Jackman said the protester’s belief that the protests were peaceful did not free him from legal restrictions. Peaceful, nonviolent protests that prevent patients from accessing hospitals, for example, may be restricted by law.
“A peaceful assembly that violates municipal, provincial and federal laws, may be peaceful within the contours of a peaceful assembly guarantee but that does not mean that it is not subject to reasonable limits,” Jackman said.
What is Martial Law?
Martial law is most often defined as the suspension of a country’s laws, including civil liberties, and can involve replacing a democratically elected government with police or military authority.
“Military law isn’t really a fixed legal concept in Canada,” Jackman said.
“The Emergency Act is really our most powerful piece of legislation in Canada to deal with a national emergency, but it’s not martial law.”
The Emergency Act does not suspend legislation or place the military in charge of the Canadian government. In fact, the State of Emergency Act stipulates that any action taken by the government while it is in effect is subject to the Canadian Charter of Rights and Freedoms and the Canadian Human Rights Act.
The law also states that the government cannot rule by the cabinet as long as the law is in effect and all orders and regulations issued while the Emergency Act is in effect must be reviewed by Parliament. The law also explains how Canadians affected by government actions during an emergency must be compensated by the state.
Can citizens or the Governor-General force the dissolution of the government?
Governor General Mary Simon’s office received so many phone calls and emails from people asking him to dissolve the federal government during the blockade that he had to issue a statement explaining that he did not have that power.
Under Canada’s Westminster form of parliamentary democracy, the Governor-General acts as deputy to the Queen and dissolves Parliament at the request of the prime minister. When Parliament is dissolved, new elections are called.
The Governor-General has constitutional discretion to reject the prime minister’s request to dissolve Parliament, but it is generally understood that this will only happen if elections have taken place recently and another party is capable of forming a government.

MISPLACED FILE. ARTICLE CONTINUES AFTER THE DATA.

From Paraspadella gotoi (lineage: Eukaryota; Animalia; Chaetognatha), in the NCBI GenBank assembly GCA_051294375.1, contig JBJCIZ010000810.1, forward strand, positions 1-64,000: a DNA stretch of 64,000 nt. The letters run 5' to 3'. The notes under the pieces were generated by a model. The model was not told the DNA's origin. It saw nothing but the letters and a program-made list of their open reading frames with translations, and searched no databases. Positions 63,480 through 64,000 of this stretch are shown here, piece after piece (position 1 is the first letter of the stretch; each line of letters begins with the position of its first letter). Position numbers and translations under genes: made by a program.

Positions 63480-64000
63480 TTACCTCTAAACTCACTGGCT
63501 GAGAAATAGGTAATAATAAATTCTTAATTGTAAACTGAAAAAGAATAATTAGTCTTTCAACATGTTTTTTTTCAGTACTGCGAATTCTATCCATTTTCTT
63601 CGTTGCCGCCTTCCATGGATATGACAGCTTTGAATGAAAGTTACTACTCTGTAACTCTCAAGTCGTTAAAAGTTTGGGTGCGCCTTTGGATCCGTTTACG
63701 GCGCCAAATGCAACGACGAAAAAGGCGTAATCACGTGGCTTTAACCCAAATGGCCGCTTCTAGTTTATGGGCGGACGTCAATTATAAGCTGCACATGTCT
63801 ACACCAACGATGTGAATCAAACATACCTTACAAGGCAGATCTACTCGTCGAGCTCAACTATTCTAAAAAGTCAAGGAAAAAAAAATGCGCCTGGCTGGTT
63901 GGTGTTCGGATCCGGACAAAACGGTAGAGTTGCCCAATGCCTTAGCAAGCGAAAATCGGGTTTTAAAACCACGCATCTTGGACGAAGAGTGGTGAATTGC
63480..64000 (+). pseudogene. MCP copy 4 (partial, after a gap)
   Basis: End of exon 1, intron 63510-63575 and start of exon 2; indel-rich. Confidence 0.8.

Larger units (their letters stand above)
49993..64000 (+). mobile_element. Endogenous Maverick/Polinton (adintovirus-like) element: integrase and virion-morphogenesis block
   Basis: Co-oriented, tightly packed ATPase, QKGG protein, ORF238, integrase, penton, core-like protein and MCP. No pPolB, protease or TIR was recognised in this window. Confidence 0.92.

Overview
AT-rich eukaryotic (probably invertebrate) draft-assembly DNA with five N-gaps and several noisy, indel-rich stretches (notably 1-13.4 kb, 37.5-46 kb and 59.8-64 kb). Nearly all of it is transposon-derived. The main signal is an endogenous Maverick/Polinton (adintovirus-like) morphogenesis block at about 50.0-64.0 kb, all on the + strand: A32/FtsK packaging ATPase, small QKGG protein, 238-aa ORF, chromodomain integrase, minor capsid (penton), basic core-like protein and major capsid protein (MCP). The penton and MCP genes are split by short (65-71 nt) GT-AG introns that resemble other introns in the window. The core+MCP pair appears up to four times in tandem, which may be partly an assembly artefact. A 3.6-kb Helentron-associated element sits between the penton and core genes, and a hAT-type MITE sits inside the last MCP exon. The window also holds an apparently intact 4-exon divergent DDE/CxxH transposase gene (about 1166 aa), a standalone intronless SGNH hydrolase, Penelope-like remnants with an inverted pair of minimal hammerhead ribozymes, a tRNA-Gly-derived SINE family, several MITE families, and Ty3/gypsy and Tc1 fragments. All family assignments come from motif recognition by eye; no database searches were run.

In 1926, Prime Minister William Lyon Mackenzie King asked Governor-General Lord Julian Byng to dissolve the minority parliament and call new elections. Byung refused. King resigned and, a few months later, led the Liberals to a majority victory.
Since then, no governor-general has rejected the prime minister’s request to dissolve parliament. The governor general has also never dismissed a prime minister and government directly.
Citizens can only register their “distrust” in government by voting in an election — by giving another party or a combination of parties sufficient seats in the House of Commons to form a government.
Apart from a direct request from the prime minister, the only other way to dissolve Parliament is through the time limit set in the law. The Constitution limits the length of each Parliament to five years.
Section 56.1 of the Canadian Elections Act, which was updated in 2007, limits the duration of a Parliament to four years. Elections can still be held by the Governor-General before the end of the four-year term, but only on the advice of the prime minister.
The government is only replaced when the prime minister resigns or is dismissed by the Governor-General. The Governor-General’s discretion to dismiss the prime minister is very narrow and limited by constitutional conventions.
Philippe Lagassé, a professor at Carleton university with expertise in parliamentary executive power, said the large number of emails and phone calls the Governor-General received from convoy protesters was more evidence of recent trends in the protest movement.
“It has become routine in Canadian politics to write letters to the Queen, the Governor-General or the Lieutenant Governor asking them to exercise their powers in a certain way, which goes against constitutional conventions,” he said. “This is political theater, nothing more.”